The nature-lover in me was just soaking up this sight. But then the photographer in me said “quick, grab the camera!” And so I ran upstairs and grabbed my D7100, which thankfully was already attached to my 600 mm lens and on my tripod. I carefully made my way down the stairs and slowly walked into the bedroom. It was clear that there was a snowball’s chance in hell of going outside and getting photos out there. One crack of a twig and Mum and fawn would be gone. So, the alternative was to shoot photos through the window. It’s times like this I lament that I’m not better at keeping our windows clean. But hey, when opportunity knocks….
The problem with shooting through the window wasn’t the glass. It was the patch of rather tall, dying goldenrod plants right behind our window. Lovely as they are in late summer, right now they were annoying. I could get glimpses of Mum and her fawn through the weeds, but that was it. It was clear that if I was going to shoot from inside, I needed to be up higher. Given that I’m only 5 foot 2 (and that’s on a good day), this was a problem. But I quickly remembered the step stool we have in our kitchen. So I ran out and grabbed it. Better. I was up higher. But I couldn’t get my lens at the right angle to get at least partly above some of the goldenrods and find open patches big enough to shoot through, if the deer wandered that way.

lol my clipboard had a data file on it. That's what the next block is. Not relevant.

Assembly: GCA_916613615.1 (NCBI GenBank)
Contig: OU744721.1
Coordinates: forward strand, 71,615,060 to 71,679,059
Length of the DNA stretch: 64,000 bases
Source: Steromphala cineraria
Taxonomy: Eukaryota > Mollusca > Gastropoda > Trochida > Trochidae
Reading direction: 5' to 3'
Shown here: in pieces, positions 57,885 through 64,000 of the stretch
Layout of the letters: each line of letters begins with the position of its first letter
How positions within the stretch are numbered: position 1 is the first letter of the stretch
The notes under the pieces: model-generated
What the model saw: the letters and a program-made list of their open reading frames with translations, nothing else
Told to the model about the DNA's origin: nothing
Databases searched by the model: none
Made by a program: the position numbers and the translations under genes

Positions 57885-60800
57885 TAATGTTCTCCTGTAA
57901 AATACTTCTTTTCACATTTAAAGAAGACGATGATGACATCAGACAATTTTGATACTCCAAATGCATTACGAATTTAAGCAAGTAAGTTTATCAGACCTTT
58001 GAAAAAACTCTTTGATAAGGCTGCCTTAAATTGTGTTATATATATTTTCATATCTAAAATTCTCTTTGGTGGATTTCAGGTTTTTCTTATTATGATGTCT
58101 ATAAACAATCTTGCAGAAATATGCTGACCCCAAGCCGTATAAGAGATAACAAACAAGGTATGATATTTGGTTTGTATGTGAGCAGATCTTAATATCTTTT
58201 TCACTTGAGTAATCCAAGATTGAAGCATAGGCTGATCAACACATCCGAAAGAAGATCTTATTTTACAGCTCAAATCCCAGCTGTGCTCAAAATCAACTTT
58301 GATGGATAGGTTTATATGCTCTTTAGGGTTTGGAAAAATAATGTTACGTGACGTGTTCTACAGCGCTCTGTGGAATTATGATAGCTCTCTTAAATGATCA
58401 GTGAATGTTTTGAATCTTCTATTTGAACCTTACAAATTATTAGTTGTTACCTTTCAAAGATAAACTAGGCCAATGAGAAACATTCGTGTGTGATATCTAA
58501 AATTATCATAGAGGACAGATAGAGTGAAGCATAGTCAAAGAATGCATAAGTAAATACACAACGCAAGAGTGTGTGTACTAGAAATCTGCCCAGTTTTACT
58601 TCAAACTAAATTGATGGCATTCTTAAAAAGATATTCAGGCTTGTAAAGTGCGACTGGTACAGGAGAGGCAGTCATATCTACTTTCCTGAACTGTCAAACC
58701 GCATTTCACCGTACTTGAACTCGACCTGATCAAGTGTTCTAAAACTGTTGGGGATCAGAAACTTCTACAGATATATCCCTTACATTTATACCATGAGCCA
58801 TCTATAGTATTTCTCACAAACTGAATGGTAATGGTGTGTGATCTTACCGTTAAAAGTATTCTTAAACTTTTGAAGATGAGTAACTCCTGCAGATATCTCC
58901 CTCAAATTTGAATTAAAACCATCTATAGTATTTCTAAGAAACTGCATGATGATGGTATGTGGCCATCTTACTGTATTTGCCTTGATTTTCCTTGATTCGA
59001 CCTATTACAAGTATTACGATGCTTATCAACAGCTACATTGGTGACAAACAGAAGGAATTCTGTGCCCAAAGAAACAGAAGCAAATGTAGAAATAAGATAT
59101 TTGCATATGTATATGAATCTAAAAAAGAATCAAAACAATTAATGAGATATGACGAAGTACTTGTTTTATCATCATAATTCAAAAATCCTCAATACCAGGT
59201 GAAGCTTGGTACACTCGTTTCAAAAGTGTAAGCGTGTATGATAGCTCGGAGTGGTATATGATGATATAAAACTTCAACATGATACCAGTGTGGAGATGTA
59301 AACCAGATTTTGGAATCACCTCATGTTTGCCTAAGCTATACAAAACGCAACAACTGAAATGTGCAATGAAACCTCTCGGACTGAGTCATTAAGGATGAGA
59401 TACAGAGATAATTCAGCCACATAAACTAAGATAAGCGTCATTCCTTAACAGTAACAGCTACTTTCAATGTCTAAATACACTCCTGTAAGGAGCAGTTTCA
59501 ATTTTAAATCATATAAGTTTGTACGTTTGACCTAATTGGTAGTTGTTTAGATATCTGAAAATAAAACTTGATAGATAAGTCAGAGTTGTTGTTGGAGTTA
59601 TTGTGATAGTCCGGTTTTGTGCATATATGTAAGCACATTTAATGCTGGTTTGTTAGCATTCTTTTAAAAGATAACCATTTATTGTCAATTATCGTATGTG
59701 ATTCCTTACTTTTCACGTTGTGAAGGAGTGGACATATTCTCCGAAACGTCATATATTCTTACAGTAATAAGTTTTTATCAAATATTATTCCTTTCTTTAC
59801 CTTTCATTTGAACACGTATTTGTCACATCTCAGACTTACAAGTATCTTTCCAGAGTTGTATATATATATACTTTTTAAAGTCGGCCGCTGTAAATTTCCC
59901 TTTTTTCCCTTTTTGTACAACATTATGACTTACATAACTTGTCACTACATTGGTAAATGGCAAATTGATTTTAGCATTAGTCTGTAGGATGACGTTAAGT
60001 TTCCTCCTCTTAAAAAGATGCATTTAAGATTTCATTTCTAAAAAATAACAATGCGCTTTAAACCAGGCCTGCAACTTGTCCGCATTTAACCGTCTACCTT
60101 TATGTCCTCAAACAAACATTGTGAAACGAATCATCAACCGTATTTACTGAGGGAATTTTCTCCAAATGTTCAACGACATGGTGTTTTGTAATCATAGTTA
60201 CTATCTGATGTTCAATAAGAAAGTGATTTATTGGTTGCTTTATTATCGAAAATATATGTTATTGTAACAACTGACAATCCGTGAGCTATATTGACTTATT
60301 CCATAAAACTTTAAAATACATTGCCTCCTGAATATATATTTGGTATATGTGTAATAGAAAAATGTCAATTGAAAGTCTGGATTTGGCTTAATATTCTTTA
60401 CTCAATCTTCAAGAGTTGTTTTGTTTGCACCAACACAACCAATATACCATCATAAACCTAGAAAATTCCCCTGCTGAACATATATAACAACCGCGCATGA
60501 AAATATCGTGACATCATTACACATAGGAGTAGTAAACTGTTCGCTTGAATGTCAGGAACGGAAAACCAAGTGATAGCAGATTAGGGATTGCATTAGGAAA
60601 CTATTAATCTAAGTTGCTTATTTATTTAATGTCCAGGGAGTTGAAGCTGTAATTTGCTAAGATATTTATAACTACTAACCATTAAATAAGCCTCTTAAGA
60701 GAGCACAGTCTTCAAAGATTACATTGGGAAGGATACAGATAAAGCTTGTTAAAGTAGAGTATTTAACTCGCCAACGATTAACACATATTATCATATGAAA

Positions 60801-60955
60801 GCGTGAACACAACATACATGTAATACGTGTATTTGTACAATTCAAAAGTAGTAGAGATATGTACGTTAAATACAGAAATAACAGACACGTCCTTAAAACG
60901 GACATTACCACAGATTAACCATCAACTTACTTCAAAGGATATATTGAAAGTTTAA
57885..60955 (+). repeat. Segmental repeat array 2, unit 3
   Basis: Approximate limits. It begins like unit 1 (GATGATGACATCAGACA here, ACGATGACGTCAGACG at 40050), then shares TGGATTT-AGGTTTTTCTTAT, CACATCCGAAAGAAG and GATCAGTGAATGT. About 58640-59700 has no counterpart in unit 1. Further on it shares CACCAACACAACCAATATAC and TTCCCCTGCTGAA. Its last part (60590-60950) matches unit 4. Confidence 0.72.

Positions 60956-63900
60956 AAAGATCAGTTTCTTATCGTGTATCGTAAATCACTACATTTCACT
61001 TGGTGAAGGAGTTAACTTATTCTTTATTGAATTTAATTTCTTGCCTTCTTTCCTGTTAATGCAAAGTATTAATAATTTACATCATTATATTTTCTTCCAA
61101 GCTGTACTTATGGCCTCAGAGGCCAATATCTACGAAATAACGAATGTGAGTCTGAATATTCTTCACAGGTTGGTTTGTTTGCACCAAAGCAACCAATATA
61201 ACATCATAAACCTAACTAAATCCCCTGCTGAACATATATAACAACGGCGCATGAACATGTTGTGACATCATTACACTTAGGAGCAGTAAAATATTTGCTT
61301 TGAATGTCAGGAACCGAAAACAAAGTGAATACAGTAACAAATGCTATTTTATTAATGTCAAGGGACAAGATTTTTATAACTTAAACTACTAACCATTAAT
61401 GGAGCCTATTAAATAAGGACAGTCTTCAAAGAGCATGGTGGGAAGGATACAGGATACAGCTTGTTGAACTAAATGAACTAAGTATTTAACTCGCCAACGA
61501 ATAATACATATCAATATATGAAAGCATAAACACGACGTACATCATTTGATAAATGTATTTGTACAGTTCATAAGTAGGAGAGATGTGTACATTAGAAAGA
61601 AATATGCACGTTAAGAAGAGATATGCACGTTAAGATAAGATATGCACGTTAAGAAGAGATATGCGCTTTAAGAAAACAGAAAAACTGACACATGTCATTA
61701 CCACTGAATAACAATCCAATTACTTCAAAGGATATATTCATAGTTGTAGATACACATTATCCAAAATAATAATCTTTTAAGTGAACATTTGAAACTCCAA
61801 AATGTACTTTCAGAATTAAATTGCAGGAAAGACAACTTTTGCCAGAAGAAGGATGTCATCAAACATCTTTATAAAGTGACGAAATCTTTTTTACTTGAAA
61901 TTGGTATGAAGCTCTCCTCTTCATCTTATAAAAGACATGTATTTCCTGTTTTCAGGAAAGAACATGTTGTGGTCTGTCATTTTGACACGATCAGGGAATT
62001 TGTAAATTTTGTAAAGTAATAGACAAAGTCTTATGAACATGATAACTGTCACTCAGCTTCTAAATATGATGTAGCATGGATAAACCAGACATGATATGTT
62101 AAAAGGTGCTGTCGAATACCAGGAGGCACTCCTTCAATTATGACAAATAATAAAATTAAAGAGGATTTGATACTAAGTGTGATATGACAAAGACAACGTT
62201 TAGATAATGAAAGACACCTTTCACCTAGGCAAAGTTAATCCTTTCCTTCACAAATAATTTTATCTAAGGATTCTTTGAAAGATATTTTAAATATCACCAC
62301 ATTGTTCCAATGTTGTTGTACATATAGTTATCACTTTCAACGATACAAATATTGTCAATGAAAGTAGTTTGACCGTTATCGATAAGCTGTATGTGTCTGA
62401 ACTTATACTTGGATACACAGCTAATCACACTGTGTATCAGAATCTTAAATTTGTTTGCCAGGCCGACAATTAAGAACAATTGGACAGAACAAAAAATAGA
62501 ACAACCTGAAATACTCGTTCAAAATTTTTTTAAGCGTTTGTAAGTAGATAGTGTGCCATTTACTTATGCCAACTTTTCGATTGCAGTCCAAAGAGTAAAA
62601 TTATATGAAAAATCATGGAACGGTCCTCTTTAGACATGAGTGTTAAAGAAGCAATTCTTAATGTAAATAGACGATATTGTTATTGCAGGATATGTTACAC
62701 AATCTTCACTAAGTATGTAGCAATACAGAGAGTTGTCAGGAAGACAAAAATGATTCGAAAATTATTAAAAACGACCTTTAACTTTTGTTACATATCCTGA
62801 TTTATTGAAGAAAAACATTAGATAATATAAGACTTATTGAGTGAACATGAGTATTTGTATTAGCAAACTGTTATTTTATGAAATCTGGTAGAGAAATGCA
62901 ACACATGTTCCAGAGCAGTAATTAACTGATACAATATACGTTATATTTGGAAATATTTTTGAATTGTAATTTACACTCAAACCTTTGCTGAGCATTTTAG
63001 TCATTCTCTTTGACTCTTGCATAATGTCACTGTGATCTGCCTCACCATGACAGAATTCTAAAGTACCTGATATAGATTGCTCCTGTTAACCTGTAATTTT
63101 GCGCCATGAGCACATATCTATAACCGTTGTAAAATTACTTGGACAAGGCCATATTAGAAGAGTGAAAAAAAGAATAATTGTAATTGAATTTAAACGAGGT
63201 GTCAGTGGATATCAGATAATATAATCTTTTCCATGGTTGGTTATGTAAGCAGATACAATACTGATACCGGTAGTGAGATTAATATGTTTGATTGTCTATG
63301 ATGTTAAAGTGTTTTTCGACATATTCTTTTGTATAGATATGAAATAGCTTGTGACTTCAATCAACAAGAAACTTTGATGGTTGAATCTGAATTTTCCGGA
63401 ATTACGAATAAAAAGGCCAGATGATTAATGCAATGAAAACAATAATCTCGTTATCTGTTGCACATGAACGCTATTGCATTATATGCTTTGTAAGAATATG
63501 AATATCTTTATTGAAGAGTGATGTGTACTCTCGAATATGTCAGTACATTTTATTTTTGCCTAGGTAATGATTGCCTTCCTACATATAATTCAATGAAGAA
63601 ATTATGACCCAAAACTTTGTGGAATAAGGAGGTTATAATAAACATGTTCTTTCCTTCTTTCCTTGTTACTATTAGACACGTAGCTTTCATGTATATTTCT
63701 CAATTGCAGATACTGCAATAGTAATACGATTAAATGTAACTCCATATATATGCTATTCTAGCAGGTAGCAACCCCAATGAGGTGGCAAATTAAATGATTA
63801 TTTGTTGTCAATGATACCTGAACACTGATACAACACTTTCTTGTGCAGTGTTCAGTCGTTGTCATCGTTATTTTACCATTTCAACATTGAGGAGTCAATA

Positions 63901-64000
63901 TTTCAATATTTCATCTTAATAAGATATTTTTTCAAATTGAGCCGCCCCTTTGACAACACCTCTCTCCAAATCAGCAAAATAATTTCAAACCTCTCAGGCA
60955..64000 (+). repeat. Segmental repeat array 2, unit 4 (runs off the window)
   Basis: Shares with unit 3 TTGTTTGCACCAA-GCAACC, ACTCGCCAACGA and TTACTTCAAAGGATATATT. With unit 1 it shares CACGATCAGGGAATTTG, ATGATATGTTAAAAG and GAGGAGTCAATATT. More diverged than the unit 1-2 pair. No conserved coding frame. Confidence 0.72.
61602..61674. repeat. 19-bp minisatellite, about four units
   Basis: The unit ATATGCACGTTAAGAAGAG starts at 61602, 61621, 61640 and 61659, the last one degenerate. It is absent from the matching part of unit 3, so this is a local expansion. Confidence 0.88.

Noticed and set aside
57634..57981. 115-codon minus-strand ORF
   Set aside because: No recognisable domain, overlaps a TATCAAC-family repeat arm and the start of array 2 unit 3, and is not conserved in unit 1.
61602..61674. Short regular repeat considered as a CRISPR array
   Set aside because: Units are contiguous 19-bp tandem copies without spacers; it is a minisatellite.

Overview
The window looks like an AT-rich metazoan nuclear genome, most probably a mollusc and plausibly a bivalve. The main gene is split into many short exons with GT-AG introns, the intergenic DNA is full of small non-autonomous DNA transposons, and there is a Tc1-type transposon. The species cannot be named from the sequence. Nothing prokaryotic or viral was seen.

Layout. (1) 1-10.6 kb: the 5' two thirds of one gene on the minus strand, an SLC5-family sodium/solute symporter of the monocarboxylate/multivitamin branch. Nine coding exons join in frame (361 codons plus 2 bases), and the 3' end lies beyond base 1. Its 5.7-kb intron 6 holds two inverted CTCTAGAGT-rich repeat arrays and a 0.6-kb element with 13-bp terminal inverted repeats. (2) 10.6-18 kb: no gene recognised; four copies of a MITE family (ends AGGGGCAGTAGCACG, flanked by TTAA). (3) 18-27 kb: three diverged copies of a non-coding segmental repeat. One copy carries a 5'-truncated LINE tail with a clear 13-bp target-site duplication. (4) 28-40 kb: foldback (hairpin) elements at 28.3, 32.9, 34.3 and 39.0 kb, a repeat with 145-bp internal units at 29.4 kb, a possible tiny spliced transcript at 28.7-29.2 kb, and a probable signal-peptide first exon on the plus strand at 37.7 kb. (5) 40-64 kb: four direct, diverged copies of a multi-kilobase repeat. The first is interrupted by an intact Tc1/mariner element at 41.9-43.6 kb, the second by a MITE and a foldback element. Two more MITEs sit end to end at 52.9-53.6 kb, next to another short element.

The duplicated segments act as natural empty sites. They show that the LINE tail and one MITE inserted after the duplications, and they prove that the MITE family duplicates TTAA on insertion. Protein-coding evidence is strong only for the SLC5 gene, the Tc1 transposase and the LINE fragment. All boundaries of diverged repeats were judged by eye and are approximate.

So, I repositioned the step stool and stood with one foot on the end of our bed, the other on the step stool, shooting through the window. Not the typical pose for a wildlife photographer. But as I said, when opportunity knocks…
It was worth the effort. Mum and fawn didn’t see me and so I was treated to 20 minutes of them wandering through our backyard. At one point Mum was probably 16 feet away from the back window. If she’d come any closer, she’d be too close to the minimum focusing range of my 600 mm lens. The absolute icing on the cake, was watching Mum spend a few minutes licking her fawns face. It was reminiscent of childhood, when my face was covered with tomato sauce from my lunch of Alpha-getti and Mum rather roughly cleaned me up using a face cloth. I’m sure this fawn was having the same experience because you could see her fuss and move her face away. I’m sure Mum was telling her to stay still….
Below is a series of images I made of these moments. What I love about these images is that in most cases, I was forced to shoot through the patch of dead goldenrods outside the window. When you shoot ‘through’ something that is close enough, it has the effect of creating a hazy patch in your image. It’s like your shooting through a lens smeared with Vaseline, depending on how close the thing is that you are shooting through. Sometimes it creates light blobs that are nothing but distractions and which ruin the image. But sometimes it helps to create a wonderful softness to the image, as if you used a filter.
None of these images have had anything done to them, other than a teeny bit of cropping on a few and some basic tweaks such as a slight bump in vibrance, brightness, contrast and colour temperature, where needed.
Shooting through objects certainly can give images a more ‘artsy’ creative feel, which is something I love with wildlife photography. Don’t get me wrong, standard documentary style shots are great. But for me, having a more artistic style to wildlife images is what I love best and what makes me want to hang wildlife images on my wall…